Finding Nature on the Door Step
The Lewes based Railway Land Wildlife Trust developed a brand new one-off initiative which it hopes will change the way hundreds of children view their immediate environment.
The Trust’s ‘Schools Outreach Project’, which ran for six months, created a series of wildlife sessions which tapped into the school curriculum to explore wildlife within the grounds of local schools. The hour long activities included looking at habitats for Science, collecting data for Maths and hunting for stories for Literacy.
The sessions were designed to overcome the issues with transport, staffing levels and cost usually incurred by school trips. The Trust’s experts travelled to each school to show the children how to discover nature on their own doorstep without the need to travel.
During the six months the project was running, the Trust worked with more than 300 children in a variety of outdoor spaces.
‘We aimed to deliver imaginative outdoor education sessions that maximized pupils’ direct experiences of nature,’ said the Trust’s Education Officer, Milly Hawkins.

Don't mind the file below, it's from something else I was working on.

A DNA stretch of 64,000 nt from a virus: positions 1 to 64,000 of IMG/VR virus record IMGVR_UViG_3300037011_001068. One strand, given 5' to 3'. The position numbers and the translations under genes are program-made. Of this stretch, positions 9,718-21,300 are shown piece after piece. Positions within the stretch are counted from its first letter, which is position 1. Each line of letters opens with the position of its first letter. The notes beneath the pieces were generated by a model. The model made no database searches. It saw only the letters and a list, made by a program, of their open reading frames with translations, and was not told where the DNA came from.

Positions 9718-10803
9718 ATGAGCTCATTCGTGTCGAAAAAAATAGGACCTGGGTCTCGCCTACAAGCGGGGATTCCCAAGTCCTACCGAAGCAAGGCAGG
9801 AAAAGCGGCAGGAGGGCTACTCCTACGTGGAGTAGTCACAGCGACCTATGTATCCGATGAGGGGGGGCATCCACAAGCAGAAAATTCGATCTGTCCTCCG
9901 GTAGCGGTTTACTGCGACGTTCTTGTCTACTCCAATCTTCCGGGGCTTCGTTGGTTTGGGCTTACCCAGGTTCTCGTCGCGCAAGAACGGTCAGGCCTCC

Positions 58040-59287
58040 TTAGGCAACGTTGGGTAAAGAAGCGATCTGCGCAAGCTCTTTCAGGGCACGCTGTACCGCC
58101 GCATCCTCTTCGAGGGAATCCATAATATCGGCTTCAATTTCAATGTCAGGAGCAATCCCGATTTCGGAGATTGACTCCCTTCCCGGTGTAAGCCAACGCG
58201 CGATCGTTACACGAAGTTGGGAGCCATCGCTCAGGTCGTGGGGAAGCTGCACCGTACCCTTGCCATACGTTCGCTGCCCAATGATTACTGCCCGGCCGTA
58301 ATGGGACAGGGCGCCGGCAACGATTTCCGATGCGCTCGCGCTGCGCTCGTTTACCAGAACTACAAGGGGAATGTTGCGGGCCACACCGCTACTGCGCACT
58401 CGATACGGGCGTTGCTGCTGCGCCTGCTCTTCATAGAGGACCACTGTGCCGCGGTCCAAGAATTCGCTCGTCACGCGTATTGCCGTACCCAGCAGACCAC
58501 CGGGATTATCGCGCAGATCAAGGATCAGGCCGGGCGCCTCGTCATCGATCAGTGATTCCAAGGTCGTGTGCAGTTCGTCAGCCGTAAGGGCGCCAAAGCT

‘We hoped the sessions would serve to remind schools of the benefits of outdoor learning in terms of expanding academic opportunities, improving behaviour and wellbeing, as well as the benefits for nature itself, hoping to encourage schools to prioritise outdoor learning.’
More than 200 pupils took part in the Maths Adventure sessions which were designed to make the subject ‘active, purposeful and fun’.
‘Teachers reported that students were very engaged in their mathematical explorations, and really enjoyed this dynamic style of learning,’ said Milly.
Although the project was a one-off, the Trust is hoping that it will have had a lasting impact on the way schools view outdoor learn and the academic opportunities it can create.